I have a desk and a lamp and a chair that cradles my temperamental back like a luxury, but more often than not, I find myself set up here at the kitchen table. On one side of me, a coffee mug empty but for a smudge of foam, two pen-scribbled notebooks, the Bible I always tote in just in case my soul feels strong enough to open it. On the other side, glass doors closed against a granite-gray day. In front of me, my computer and dusky blue nails typing a haphazard melody. Behind me, pots and pans, possibly every pot and pan in the world, piled in sculptured odes to spaghetti sauce and barbecue chicken and priorities that always seem to fall just short of dishwashing.
I have letters to write and lessons to plan and approximately 30,000 hours of IRS instructions to decipher before Tax Day, and some might argue that our empty fridge and overflowing sink necessitate some motherly attention, but instead I’ve been watching iridescent points of rain pattern our balcony. It takes nothing more than this, nothing more than a leak in the sky to remind me just how weary I am.
A few years ago for my birthday hope-list, I resolved to invite guests over once a week for the following year… and I did. Some weeks, we had company for dinner three nights in a row, and the whole experience fit our family’s values and hopes like a signature style. We couldn’t keep it up though. Our job situations changed after that year, and as the worries of keeping our family afloat have compounded, our ability to reach beyond ourselves has plummeted. As we approach each new weekend, my plans alternate between trying to catch up on the bazillion errands and projects we never have time for during the week and grasping at the chance to rest. I can’t imagine summoning the energy to make our home an open invitation again.
Hospitality is one of the core values that Dan and I have always shared, and I know that he would have friends over tonight if I were willing. But to be really, painfully, embarrassingly honest, I’m not willing. I’m not willing to invite friends to view the laundry draped over every available drying surface in our house or the toothpaste splattered across our bathroom sinks or the congregation of gym bags in the hall or the giveaway pile that’s swallowing our guest room whole. I’m not okay with touching up my makeup and switching my conversational filters to Italian and acting bright and welcoming at the time of day I’m really only up for changing into yoga pants and losing myself in the sofa cushions. I don’t have it in me to pretend I’m on top of our family life enough these days to include other people in it.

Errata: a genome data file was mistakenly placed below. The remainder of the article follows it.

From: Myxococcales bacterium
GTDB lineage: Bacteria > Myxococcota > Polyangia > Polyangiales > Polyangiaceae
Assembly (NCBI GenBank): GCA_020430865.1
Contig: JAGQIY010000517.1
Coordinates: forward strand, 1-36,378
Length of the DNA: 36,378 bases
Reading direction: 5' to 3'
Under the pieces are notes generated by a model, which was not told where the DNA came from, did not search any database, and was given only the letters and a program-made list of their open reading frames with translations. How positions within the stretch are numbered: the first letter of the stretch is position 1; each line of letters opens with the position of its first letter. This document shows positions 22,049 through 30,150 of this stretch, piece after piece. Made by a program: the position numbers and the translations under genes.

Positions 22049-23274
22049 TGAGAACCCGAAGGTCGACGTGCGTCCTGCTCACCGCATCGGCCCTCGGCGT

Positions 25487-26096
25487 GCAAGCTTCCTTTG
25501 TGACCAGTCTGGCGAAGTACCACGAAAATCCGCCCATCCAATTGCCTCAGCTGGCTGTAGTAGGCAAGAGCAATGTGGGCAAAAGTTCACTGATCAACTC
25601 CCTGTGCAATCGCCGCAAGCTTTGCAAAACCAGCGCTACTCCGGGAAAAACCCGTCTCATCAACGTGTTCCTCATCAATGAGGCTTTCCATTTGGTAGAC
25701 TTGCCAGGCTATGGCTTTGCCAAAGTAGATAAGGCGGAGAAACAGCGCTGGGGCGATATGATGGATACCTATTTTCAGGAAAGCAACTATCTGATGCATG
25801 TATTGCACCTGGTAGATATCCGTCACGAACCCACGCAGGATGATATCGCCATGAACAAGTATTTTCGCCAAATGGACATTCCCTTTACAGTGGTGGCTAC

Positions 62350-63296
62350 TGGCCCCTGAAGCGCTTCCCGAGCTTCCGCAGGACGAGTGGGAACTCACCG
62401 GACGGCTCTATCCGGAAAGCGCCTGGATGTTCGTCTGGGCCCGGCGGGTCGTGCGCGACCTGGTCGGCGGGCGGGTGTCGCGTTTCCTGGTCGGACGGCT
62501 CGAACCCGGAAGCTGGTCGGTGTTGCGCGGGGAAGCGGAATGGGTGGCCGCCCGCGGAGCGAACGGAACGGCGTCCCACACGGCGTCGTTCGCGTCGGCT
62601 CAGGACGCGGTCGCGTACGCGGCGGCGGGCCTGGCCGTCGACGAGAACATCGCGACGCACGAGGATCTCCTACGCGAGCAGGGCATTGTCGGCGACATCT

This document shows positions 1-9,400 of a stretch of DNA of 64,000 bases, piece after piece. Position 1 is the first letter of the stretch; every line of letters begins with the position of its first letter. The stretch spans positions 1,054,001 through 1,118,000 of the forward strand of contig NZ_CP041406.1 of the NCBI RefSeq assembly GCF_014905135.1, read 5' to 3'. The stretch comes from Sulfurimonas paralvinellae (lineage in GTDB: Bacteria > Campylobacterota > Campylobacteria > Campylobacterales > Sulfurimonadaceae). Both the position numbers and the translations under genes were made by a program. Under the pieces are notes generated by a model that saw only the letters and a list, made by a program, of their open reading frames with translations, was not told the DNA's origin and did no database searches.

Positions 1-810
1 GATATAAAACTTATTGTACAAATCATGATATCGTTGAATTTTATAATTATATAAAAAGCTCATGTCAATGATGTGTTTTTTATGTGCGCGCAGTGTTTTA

So our doors stay closed, and we try to make our life fit without its signature style, and I watch the rain give our balcony the only cleaning it’s had in eight months while this weariness seeps right into my blood stream.
And I know I’m not the only one. I’ve seen the same haggard tightness clutch around the expressions of friends all over town, and I’ve caught glimpses of it in the social media feeds of friends all over the world, and this weariness, it’s a universal cloud cover, a granite-gray weight in the air. We don’t typically admit to it though. While busy is an acceptable, maybe even admirable condition, weary comes across as pitiful, and how can we add one more social failure to the list? How can we open up such a vulnerable reality to criticism?
A large part of me wants to delete this post right now, not even finish. I’d much rather continue saying “I’m just busy” and collecting understanding nods. But if I don’t admit that this busyness has grown into something other, something as unwieldy as the sky and draining as a disease, then I’m perpetuating the idea that it’s not okay to show what’s really going on behind the scenes. I’m holding up a façade between us and perhaps even making you think you have to hold one up too.
You don’t have to though, at least not here. This place is for practicing authenticity and chasing down grace and remembering that we’re all in this human experience together. More than anyone, I need the reminder, but perhaps you need it too—a squeeze to your shoulder assuring you that you’re not the only one plumb out of energy, that you’re not defective or pitiful or alone. I might not be to the place yet of showing you my literal behind-the-scenes (I don’t even want to look at my kitchen sink!), but cracking open the door on my weariness and letting you in feels like a step closer to the community I’ve been missing, and wouldn’t you know it, the clouds are finally cracking open too.